Prime Minister Scott Morrison has confirmed former PM Malcolm Turnbull will not represent Australia again after taking part in a controversial Bali oceans conference.
The former politician was sent to Indonesia for the Our Ocean Conference by Morrison this week to meet with President Joko Widodo — despite his decision to retire from Aussie politics months ago.
Many people, including One Nation leader Pauline Hanson and former Deputy Prime Minister Barnaby Joyce, criticised Morrison’s decision — particularly after he failed to campaign for defeated Liberal candidate Dave Sharma in the lead up to the crucial Wentworth by-election. Despite the backlash, Turnbull was still sent overseas.
While at the conference, Turnbull sparked controversy by sharing his own views on government policies that go completely against those of Morrison. The 64-year-old claimed moving Australia’s embassy in Israel from Tel Aviv to Jerusalem would be met with “very negative reactions” in Indonesia.
Clearly unhappy with Turnbull’s unplanned speech, Morrison slammed the former Liberal leader for his comments during an interview on 2GB with Alan Jones on Thursday morning.
When asked if his predecessor would be called upon again, the prime minister gave a very firm response of “no”.
“He was actually there to attend an oceans conference. The issues of trade and other things were not really part of the brief,” Morrison explained.”I’m always going to act with respect towards previous prime ministers, regardless of who they are.
“But I do think the exemplar of previous prime ministers, about how they go about thing post; on our side of politics is obviously John Howard and on the Labor party side is Julia Gillard.”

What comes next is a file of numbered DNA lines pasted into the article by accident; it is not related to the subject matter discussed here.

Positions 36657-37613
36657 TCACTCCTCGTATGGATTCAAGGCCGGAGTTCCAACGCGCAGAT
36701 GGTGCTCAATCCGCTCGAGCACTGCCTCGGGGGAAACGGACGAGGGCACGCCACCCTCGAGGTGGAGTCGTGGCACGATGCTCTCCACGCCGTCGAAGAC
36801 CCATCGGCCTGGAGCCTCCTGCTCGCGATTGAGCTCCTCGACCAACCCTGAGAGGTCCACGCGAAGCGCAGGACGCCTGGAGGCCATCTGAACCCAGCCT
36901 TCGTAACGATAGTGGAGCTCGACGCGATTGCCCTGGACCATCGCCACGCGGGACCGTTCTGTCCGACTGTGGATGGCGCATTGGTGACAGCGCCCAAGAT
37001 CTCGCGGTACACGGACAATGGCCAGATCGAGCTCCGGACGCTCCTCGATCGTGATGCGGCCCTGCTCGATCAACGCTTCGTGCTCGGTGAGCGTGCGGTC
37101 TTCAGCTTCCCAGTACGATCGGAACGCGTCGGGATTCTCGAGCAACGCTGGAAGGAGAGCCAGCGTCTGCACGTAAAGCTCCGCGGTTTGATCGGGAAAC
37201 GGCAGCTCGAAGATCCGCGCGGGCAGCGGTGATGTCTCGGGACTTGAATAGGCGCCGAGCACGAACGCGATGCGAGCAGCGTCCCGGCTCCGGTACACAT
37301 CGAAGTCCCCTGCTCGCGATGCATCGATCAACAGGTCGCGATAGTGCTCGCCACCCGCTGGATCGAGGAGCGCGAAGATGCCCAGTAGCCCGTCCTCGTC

Following his announcement, Turnbull took to social media to apparently, set the record straight.
“A few facts. @ScottMorrisonMP asked me to discuss trade and the embassy issue in Bali and we had a call before I left to confirm his messages which I duly relayed to @jokowi,” he wrote on Twitter. “There was a detailed paper on the issue in my official brief as well.”
The controversy of the situation and the argument between the two quickly made headlines with media outlets across the country jumping on the story.
This didn’t impress Turnbull who hit out at a number of publications, in particular The Australian and the Sydney Morning Herald for their explanation of the situation.
“So my previous tweet – a simple statement of fact has been described in the media as ‘lashing out’ (the Oz) or as a ‘public rebuke’ (SMH),” he wrote.
“Neither characterisation is reasonable, but is objective reporting unadorned by sensationalism a thing of the past?”
So my previous tweet – a simple statement of fact has been described in the media as “lashing out” (the Oz) or as a “public rebuke” (SMH). Neither characterisation is reasonable, but is objective reporting unadorned by sensationalism a thing of the past?
— Malcolm Turnbull (@TurnbullMalcolm) November 1, 2018
During the interview, Morrison said he was also aware that Turnbull had been liking tweets that belittle his government, but said it didn’t worry him.
“I just brush it off,” he said.
Turnbull is set to appear on a special episode of ABC’s Q&A program next Thursday, in what will be his first major media appearance since being ousted as PM earlier this year. During the live broadcast, he will answer questions from the Australian public.